We identified eight different bacterial isolates in wound and UTI of patients with diabetes. Polymicrobial infections were also observed with as many as five isolates in a single individual. While, S. aureus was the most common organisms in wound; E. coli was most common in UTI. Gram negative bacteria were predominant in both wound and UTI when compared to Gram positive bacteria. This observation is in agreement with studies reported from several investigators.13-16 The presence of E. coli as the most predominant pathogen in diabetic UTI is supported by several studies.17-20 The major mechanism of drug resistance in UTI among patients with diabetes is the ESBL production by the infecting organisms. In our study, 30.8% of E. coli and 44.4% of K. pnemoniae were ESBL producers. This was higher than 26.6% reported by Khurana.21 The present study also confirms the colonization of MDRO notably by MRSA predominance with over 22% of S. aureus being methicillin resistant. This observation agrees with the study of Caputo,22 who reported 20% MRSA in diabetic wound infections. Inhibition zone among associated bacteria are the great interest to search for antibacterial substances. Isolation and screening for secondary metabolite-producing bacteria have been strongly investigated. There are numerous reports on the antimicrobial activity of crude plant extracts and its bioactive compounds.23

In the present study, we have shown the potential of J. wynaadensis as a source of natural antimicrobials. The chloroform fraction obtained through solvent-solvent fractionation showed strong antimicrobial activity against most of the tested drug resistant organisms. While the other fractions showed moderate antimicrobial activity. This is likely due to the presence of bioactive molecule in chloroform fraction. The antibacterial activity of the methanolic extract of J. wynaadensis against K. pneumoniae has also been reported by Ponnamma and Manjunath.24 In a recent study reported by Subbu,25 the methanol extract of Tragia involucrata was found to be effective against E. aerogenes, P. aeruginosa, S. aureus, Proteus vulgaris and E. coli of which were isolated from diabetic foot ulcers and UTI, which is in agreement with our results.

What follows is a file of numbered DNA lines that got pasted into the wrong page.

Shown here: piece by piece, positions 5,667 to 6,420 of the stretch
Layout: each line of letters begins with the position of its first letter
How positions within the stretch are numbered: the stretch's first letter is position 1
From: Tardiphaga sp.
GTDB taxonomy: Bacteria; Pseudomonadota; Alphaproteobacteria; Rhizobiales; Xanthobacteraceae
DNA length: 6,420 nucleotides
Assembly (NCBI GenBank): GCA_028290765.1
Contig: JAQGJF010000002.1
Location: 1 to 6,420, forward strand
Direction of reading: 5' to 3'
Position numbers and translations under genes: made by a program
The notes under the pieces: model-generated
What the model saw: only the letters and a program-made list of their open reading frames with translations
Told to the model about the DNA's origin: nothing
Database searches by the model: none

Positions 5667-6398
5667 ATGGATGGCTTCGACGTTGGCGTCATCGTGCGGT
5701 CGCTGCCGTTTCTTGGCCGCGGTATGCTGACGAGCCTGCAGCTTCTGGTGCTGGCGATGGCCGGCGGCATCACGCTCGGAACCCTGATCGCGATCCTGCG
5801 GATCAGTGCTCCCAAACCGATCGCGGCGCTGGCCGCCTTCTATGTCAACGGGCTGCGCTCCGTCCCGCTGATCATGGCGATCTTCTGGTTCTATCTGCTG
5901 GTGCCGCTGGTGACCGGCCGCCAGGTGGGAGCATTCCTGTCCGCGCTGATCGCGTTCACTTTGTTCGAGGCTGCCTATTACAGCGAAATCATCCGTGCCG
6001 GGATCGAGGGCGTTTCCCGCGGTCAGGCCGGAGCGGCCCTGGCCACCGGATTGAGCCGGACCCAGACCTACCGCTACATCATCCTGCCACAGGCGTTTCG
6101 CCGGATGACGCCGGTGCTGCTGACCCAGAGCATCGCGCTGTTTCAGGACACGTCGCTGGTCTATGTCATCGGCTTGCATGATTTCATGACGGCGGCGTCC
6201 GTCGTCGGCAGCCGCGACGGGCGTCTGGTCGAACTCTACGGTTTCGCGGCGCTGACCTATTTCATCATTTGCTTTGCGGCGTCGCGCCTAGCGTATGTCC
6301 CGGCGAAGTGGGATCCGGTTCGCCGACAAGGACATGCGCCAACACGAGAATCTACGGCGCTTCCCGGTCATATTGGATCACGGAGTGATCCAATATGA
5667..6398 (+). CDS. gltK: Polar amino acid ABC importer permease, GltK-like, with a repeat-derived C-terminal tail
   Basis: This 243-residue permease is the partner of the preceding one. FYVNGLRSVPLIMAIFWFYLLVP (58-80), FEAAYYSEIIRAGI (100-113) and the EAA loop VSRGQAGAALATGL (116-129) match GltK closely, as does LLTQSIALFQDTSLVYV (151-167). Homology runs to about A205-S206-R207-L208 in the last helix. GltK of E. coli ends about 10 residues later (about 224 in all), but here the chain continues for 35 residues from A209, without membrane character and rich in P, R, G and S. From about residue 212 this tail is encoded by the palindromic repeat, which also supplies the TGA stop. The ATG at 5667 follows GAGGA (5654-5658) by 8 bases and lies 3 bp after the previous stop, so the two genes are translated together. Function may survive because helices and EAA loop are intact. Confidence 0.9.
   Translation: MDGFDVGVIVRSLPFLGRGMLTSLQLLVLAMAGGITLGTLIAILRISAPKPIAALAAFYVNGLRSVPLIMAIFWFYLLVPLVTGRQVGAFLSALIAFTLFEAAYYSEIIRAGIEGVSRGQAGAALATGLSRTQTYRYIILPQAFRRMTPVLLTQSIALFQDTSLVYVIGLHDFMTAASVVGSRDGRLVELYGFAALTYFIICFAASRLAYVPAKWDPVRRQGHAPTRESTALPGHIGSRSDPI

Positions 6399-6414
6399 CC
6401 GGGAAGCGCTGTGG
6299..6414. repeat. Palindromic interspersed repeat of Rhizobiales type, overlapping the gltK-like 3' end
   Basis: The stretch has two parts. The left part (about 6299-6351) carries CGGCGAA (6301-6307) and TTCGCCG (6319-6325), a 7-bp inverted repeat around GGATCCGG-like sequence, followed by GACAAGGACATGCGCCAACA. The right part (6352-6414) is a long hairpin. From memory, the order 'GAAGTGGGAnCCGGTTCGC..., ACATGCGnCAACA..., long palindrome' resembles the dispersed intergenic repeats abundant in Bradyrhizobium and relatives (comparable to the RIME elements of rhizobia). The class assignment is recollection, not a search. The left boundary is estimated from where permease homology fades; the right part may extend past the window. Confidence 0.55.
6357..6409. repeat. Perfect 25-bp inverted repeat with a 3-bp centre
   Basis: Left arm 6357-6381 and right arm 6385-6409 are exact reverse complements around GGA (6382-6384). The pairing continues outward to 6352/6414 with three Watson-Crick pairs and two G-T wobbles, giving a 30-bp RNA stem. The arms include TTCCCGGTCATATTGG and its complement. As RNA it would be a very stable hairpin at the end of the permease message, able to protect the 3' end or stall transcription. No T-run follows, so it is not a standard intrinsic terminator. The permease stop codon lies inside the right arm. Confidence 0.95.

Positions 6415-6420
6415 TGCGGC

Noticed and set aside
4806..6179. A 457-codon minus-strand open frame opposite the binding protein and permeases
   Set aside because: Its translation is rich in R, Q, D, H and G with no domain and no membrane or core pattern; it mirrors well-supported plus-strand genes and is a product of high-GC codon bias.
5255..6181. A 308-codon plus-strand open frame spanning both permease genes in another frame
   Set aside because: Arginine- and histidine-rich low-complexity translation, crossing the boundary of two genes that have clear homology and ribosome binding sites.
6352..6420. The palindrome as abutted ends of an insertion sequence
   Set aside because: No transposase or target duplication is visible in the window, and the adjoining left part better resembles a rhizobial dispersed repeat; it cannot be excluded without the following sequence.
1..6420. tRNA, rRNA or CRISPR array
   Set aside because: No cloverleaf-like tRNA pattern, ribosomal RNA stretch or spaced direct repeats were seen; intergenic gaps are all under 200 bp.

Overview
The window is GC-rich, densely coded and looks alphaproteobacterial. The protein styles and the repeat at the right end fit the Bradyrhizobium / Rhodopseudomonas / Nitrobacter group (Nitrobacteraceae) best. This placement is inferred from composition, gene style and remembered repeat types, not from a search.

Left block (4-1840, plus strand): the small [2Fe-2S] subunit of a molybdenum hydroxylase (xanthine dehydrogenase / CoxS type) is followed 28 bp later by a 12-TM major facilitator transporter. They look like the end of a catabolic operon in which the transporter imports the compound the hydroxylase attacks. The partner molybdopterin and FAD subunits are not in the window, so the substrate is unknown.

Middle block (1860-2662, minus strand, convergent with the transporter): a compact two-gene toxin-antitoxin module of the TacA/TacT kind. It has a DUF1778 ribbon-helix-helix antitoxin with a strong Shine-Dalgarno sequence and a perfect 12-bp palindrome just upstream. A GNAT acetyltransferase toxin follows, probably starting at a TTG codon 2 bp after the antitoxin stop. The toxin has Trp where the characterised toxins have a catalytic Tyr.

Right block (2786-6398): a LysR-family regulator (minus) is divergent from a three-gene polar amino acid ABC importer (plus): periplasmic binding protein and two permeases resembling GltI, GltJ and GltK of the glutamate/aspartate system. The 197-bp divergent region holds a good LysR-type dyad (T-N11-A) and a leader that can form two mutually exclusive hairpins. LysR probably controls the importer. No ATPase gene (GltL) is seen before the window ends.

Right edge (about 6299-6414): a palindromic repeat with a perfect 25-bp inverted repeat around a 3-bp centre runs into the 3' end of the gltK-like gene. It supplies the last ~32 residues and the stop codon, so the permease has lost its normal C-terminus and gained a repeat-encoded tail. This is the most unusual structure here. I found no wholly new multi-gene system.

We performed further fractionation of the chloroform fraction to obtain four sub-fractions and upon screening for antibacterial properties, we found CHF1 to be highly potent when compared with other three sub-fractions (CHF2, CHF3 and CHF4). This led us to know that CHF1 indeed possesses the bioactive molecule responsible for its potent effects. The maximum inhibitory activity against E. coli, K. pneumonaie, P. aeruginosa, S. aureus and E. faecalis could be due to a common mechanism of action. However, the minimum inhibitory effect of all the sub-fractions observed against P. mirabilis, E. aerogenes and S. haemolyticus suggests that these pathogens might adopt a different kind of resistant pattern in order to multiply in great number. Identifying such resistant pattern will provide new insights to combat such MDROs. Therefore, we subjected CHF1 for its purity through HPLC and found >95% pure. Once the purity was confirmed, characterization and structure elucidation of the isolated molecule was carried out by using different spectroscopic techniques: 1H (400 MHz) and 13C NMR (100 MHz). Comparison of the 1H and 13C NMR along with the FTIR spectrum indicated the presence of hydroxyl group and presence of hydrogen and carbon atoms. The identified compound, 3,3',4'-Trihydroxyflavone is a flavonoid. The antimicrobial activity of flavonoids has been reported earlier.26 We speculate that the antimicrobial activity observed in this study is due to the presence of flavonoid. A flavonoid rich plant extracts from different species have been reported to possess antibacterial activity.27,28 Several flavonoids including apigenin, galangin, flavone and flavonol glycosides, isoflavones, flavanones, and chalcones have been shown to possess potent antibacterial activity.29 Antibacterial flavonoids may have various cell targets, instead of one particular site of activity. One of their molecular activity is to form complex with proteins through nonspecific strengths such as hydrogen bonding and hydrophobic impacts, and also by covalent bond formation. Hence, their method of antimicrobial activity might be identified with their capacity to inactivate microbial adhesins, compounds and cell envelope transport proteins.30,31 The antimicrobial activity of 3,3',4'-Trihydroxyflavone might be due to one or more of the mechanisms of action as mentioned above.